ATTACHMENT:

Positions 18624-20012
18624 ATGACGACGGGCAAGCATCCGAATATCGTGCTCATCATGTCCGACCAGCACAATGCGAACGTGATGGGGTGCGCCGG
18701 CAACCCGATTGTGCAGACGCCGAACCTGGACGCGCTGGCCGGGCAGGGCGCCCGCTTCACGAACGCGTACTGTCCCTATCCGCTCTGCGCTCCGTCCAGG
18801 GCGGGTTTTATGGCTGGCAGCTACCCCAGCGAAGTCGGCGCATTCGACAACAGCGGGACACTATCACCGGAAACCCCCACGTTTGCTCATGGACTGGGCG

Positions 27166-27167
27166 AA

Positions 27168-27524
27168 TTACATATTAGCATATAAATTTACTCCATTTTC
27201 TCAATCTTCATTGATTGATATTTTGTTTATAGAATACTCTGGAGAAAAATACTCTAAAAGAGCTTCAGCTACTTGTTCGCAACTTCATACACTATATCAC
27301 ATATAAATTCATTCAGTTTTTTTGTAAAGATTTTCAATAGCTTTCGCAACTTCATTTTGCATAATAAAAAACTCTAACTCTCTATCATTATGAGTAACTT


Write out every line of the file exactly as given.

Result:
Positions 18624-20012
18624 ATGACGACGGGCAAGCATCCGAATATCGTGCTCATCATGTCCGACCAGCACAATGCGAACGTGATGGGGTGCGCCGG
18701 CAACCCGATTGTGCAGACGCCGAACCTGGACGCGCTGGCCGGGCAGGGCGCCCGCTTCACGAACGCGTACTGTCCCTATCCGCTCTGCGCTCCGTCCAGG
18801 GCGGGTTTTATGGCTGGCAGCTACCCCAGCGAAGTCGGCGCATTCGACAACAGCGGGACACTATCACCGGAAACCCCCACGTTTGCTCATGGACTGGGCG

Positions 27166-27167
27166 AA

Positions 27168-27524
27168 TTACATATTAGCATATAAATTTACTCCATTTTC
27201 TCAATCTTCATTGATTGATATTTTGTTTATAGAATACTCTGGAGAAAAATACTCTAAAAGAGCTTCAGCTACTTGTTCGCAACTTCATACACTATATCAC
27301 ATATAAATTCATTCAGTTTTTTTGTAAAGATTTTCAATAGCTTTCGCAACTTCATTTTGCATAATAAAAAACTCTAACTCTCTATCATTATGAGTAACTT